Here, the state is embroiled in a battle over a $40 minimum for “public motor vehicles” — or “black car” service, considered more upscale than a taxi ride. Three years after the General Assembly enacted it to prevent gypsy cabs from stealing business from limousine companies, Uber and four other traditional cab companies challenged it in Superior Court. The DPUC, awaiting a ruling, is not enforcing it.
Rhode Island’s newest attempt to bring Uber and Lyft into the regulatory fold grew out of a special study commission to examine the structural differences between traditional and peer-to-peer personal-for-hire transportation.
“I didn’t see a heck of a lot of difference between ride-hailing and what already exists except they don’t have any of the protections,” says Tiverton Representative Jay Edwards, who submitted the bill establishing the commission and served as its co-chair. “And there is nothing novel or new about this technology. Anyone can buy an app.”
Edwards was particularly dismissive of Uber’s decision to collect but withhold six quarters of state sales tax. (Uber spokesman Craig Ewer says this was a mistake and the tax bill has been paid in full. Lyft collects no sales tax, claiming the law is unclear.)
“A real amateur mistake,” Edwards says. “They were doing what they darn well pleased, and it’s really indicative of the way they felt about doing business in Rhode Island. It’s the Wild West out there.”
Personal transportation for hire sprung up in the seventeenth century. In the United States, laws attempting to establish an orderly system arose in the 1930s to quell a wave of violent cabbie strikes in New York, says Graham Hodges, author of Taxi! A Cultural History of the New York City Cabdriver, a Colgate University professor and a former cabbie.
During the 1920s, a new technology — automobiles — drove the horse liveries out of business. But the Great Depression put too many drivers on the street, desperate for a fare. The fleet owners took advantage of the labor surplus, charging expensive leases or taking a bigger share of the fares. In 1934, tensions boiled over who got to keep a nickel surcharge. Taxi drivers rioted, beating up scabs and ripping off car doors. Strikes continued until 1937, when Mayor Fiorello LaGuardia established the medallion system.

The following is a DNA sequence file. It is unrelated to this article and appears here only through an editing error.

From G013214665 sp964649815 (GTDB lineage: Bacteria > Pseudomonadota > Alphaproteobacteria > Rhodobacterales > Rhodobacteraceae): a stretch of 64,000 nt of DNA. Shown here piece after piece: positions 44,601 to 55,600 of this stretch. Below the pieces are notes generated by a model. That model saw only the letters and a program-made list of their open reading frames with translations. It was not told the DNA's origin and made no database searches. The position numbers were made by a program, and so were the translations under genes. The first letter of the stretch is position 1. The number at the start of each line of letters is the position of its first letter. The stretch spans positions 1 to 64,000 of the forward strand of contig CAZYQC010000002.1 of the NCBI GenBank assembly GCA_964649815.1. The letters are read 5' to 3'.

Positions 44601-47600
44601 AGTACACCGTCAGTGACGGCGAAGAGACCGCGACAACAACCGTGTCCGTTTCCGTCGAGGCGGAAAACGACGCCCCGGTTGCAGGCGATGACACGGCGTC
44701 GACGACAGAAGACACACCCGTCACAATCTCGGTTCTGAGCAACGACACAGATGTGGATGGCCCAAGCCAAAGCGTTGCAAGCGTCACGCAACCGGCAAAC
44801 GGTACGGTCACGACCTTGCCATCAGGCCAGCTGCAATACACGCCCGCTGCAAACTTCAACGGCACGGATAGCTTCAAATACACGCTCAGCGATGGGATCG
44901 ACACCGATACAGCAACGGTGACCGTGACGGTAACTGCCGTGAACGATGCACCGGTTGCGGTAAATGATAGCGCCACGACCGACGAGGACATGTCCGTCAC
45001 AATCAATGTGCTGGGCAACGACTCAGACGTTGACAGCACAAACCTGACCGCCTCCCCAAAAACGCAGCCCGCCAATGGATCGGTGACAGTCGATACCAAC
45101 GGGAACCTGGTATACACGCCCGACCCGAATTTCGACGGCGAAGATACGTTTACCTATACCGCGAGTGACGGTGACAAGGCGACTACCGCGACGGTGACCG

“They reached back in the past for a system that worked for a long, long time.There is a long-term historic need to regulate drivers, to limit the number of taxis, to establish a set fare and a bond of attachment between the government and drivers,” Hodges says. “In return, drivers get a protected workplace.”
Lyft driver Shari Cronin, a single mother of five from Cumberland, joined in 2014 to supplement her part-time job as a technology sales specialist.
“It’s fun,” she says. “I meet a lot of different types of people, and you make as much as you want to make or as little. It’s so flexible.”
One driver’s flexibility is a taxi company’s nightmare. The industry — saddled with a lot of rules and a scruffy public image of dirty vehicles and drivers who don’t speak English — is fighting for its very existence. They’ve launched a “Who’s Driving You?” campaign to publicize the risks of summoning a ride from a peer.
Uber and Lyft do not conduct finger-printed background checks as cab companies do, and have claimed a superior vetting process using multiple databases. But whosdrivingyou.org contains a running list of Uber drivers alleged to have stalked, kidnapped, raped or assaulted passengers. Pedestrians in New York and San Francisco have been killed by Uber drivers allegedly in between or on the way to a fare.
“When a person gets in the back of one of our cars, they are trusting us with their lives,” says John Olinger, the owner of All Occasion Transportation, a livery service based in Cranston. “They need to be regulating our industry.”
Ellen Liberman is an award-winning journalist who has commented on politics and reported on government affairs for more than two decades.